Business Finds a Way
The Supreme Court has removed a large stone from the center or the rapidly moving stream of Consumer Electronics business. With time, there will be a series of smaller stones placed in the stream as various advocates challenge and test the boundaries of reasonableness in court. Despite the expense of litigation and the inevitable stones that will be placed in it’s path, business and commerce will adjust the flow just as fast flowing water continues to find a way downstream.
The ruling itself is an acknowledgement of a significant change in the marketplace for technology in commerce. The number of brands and manufacturers competing on Consumer Electronics is much larger and more diverse today than in the past. It is mush easier to establish new brands with direct access to dealer channels for original equipment manufacturers. How will the up and coming brands respond to the ability to designate Minimum Advertised Price in comparison to the desire for a bigger piece of the market share pie? Price and demand can not be dictated locally in a global market.
The advent of personal media that can be downloaded from the Internet and stored on personal devices has virtually wiped out an entire market of retail music stores in the blink of an eye. Record Stores are now few and far between, primarily relegated to small sections inside of consumer electronics retail stores or bookstores. Online music venues offer easy options for artists, albums or single tracks. It was not a Supreme Court ruling that imposed such a dramatic change to the industry, but rather the fast flowing course of business as determined by consumer demand.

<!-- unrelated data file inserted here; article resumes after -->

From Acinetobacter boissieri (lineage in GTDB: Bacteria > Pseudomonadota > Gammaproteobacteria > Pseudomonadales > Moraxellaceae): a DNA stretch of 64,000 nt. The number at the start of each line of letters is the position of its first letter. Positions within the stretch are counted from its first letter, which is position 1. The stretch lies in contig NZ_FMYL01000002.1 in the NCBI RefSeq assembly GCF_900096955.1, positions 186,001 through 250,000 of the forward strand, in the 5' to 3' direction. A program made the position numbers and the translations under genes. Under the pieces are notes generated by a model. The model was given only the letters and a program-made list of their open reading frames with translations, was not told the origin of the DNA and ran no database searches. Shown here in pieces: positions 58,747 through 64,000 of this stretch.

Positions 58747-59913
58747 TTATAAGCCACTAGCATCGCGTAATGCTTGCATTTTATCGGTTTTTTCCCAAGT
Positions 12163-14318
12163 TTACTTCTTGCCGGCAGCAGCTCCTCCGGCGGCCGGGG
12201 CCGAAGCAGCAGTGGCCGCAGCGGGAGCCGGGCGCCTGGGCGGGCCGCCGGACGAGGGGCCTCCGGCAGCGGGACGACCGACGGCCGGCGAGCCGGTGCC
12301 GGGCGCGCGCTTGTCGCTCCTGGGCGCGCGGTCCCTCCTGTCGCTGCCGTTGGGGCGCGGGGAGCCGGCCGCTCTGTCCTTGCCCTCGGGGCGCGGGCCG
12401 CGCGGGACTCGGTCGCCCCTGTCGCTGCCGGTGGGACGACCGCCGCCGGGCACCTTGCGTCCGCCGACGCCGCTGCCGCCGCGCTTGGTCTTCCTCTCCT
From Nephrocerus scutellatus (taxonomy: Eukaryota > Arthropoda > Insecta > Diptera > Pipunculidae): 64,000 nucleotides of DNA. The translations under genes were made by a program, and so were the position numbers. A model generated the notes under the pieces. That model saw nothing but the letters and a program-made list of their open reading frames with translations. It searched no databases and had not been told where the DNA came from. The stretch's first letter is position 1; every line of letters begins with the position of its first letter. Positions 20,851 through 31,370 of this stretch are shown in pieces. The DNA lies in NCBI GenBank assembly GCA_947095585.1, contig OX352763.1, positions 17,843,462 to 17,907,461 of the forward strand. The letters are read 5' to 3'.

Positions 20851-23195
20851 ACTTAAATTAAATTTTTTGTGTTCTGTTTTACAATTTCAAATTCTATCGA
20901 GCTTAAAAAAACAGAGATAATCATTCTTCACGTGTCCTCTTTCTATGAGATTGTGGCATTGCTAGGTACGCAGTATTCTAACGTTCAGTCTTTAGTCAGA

Have you tried to use a public pay phone lately? Could you find one now if you needed it? Cell phones are not free to manufacture, but they can be free from a carrier if you sign-up for service. If the cell phone manufacturers impose a Minimum Advertised Price for the product, will it be the carrier or the consumer who pays the price? Ultimately, the individual or entity that pays the price may determine which product is in stock and which product sells.
Will it be a court ruling that determines the future of satellite radio, or will it ultimately be defined by consumer demand? Did satellite dishes replace cable networks or merely create an alternative in an existing market that was once ruled by radio waves and rabbit ear antennas? It was not necessary for the courts to require competing alternatives between VHS and BETA, or to interfere with the format war between Blu-Ray and HD DVD. Business finds a way.
We salute the Supreme Court for a ruling that acknowledges a fundamental rule of business. The Courts will not determine preservation or pricing, consumers will.
Words of Wisdom
“If you can not fill up the lake with the cup that you have, what makes you think that you can fill up the ocean with the same cup?”
– Samson Eshetu
“For decades we all competed in what I would call an ‘invent and assert’ industry. We would create new technologies and then we asserted – we projected and marketed – what we thought the technology could be used for. We have reached a point in our evolution where we can no longer be an industry driven by gizmos and guessing. We cannot grow this industry on that basis. Instead, we have to be driven by the needs of our clients.”
– Samuel J. Palmisano, chairman and CEO, IBM
“The only new thing in the world is the history you don’t know.”
– Harry S. Truman